George Gershwin - Gershwin was one of the prominent composers and songwriters of the 20th century. He composed scores for Broadway musicals and wrote some of the most memorable songs of our time. Most of the lyrics of Gershwins' songs were written by his older brother Ira Gershwin. One of Gershwin’s influences was classical music, which he fused with other music genres. His works were also influenced by his travels and experiences. He used musical instruments that at the time were not widely used, such as the maracas and bongo drums in his "Cuban Overture." His song "Of Thee I Sing" won a Pulitzer Prize in 1931. His opera, "Porgy and Bess," premiered in 1935 with mixed reactions but is now considered one of his greatest works. It was later performed at La Scala, Milan. His “Rhapsody in Blue” for piano and orchestra has one movement and has a jazz-like theme.
Aaron Copland - Copland was an influential composer, conductor, writer and teacher of the 20th century. He helped bring American music to the forefront. Copland wrote the ballet "Billy the Kid" and "Rodeo" which were both based on American folk stories. He was also influenced by jazz and used certain techniques such as polychords and polyrhythms. His ballet “Appalachian Spring” employs a huge percussion section. He also wrote film scores based on John Steinbeck's novels, namely "Of Mice and Men" and "The Red Pony." His “The Heiress" won an Academy Award; he also received a Pulitzer Prize, and over 30 honorary degrees during his career.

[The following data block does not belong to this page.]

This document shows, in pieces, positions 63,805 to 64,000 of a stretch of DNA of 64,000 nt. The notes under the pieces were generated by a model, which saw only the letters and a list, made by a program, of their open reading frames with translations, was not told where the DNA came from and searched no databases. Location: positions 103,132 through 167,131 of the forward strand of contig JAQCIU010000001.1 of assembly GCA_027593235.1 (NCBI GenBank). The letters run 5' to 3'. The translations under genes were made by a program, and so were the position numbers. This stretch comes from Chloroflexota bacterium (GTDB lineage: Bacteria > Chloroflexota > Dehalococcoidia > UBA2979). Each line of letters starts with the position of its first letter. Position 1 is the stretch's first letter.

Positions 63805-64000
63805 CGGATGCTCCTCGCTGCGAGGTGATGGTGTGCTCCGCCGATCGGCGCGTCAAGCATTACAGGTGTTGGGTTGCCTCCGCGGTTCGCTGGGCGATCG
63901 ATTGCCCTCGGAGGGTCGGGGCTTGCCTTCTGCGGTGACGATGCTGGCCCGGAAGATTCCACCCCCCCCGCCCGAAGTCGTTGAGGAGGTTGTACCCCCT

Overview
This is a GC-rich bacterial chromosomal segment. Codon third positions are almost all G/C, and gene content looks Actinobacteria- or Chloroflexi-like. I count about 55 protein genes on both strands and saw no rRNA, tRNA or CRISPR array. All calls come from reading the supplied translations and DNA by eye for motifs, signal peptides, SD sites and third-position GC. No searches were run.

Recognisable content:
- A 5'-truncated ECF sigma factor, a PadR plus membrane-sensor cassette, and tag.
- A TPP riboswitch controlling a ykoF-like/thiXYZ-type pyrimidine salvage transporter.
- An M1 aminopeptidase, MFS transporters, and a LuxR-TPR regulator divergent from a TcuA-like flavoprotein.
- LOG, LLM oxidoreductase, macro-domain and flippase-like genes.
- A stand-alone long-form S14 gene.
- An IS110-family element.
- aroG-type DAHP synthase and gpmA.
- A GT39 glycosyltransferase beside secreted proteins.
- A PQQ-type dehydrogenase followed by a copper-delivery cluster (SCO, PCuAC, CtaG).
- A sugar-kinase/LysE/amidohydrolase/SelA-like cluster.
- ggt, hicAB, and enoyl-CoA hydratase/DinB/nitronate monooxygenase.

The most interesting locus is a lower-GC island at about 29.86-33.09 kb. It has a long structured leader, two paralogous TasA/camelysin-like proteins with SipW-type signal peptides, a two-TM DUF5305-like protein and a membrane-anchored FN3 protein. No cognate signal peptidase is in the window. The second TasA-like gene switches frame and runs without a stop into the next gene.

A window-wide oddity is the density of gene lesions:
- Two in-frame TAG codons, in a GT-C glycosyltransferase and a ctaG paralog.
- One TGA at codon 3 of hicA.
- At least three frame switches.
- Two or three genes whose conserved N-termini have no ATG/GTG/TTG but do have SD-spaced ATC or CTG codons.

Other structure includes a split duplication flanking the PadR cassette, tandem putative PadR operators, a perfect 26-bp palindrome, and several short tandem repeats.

Bela Bartok - Bartok was a Hungarian composer, ethnomusicologist and music teacher. He was an avid collector of folk songs. His compositions, which include stage and orchestral works, were influenced by music forms of the Classical period as well as the 20th century. However, he reinterpreted these forms and at times gave it a folk flavor. In 1906, he and Zoltan Kodaly published Hungarian Folk Songs which sparked interest on the music of central Europe. Bartok employed different techniques that were widely used during the 20th century, such as polychords, changes in meter and the use of percussion instruments uncommonly used in previous periods. He was one of the composers who were affected during the Nazi regime. This forced him to migrate to the United States where he encountered personal, financial and physical hardships. His last compositions where written when he was already very ill, but remains much-loved works to this day. He became well-known in the United States after his death.
John Cage - Sonatas and Interludes for Prepared Piano by Cage is a strangely beautiful and hypnotic piece. It reflects the music styles of the 20th century as it is highly innovative. In this piece, the composer placed various materials between the strings of the piano keys which altered the sound of the piano. It is also an example of chance music because, even though the type of material and where it should be placed on the piano has been specified, Cage leaves room for creative interpretation. As a result, when you hear other recordings of this work, it sounds different than Cage’s. There are changes in dynamics and tempo, tones that are muted and bright, sounds that mimic drums, brief pauses, repeated patterns and rapid notes towards the end. Many hail Cage as a genius; however there are those who think otherwise. Whatever our opinions are of this composer and his works, one thing is for sure, he was one of the most innovative composers of the 20th century.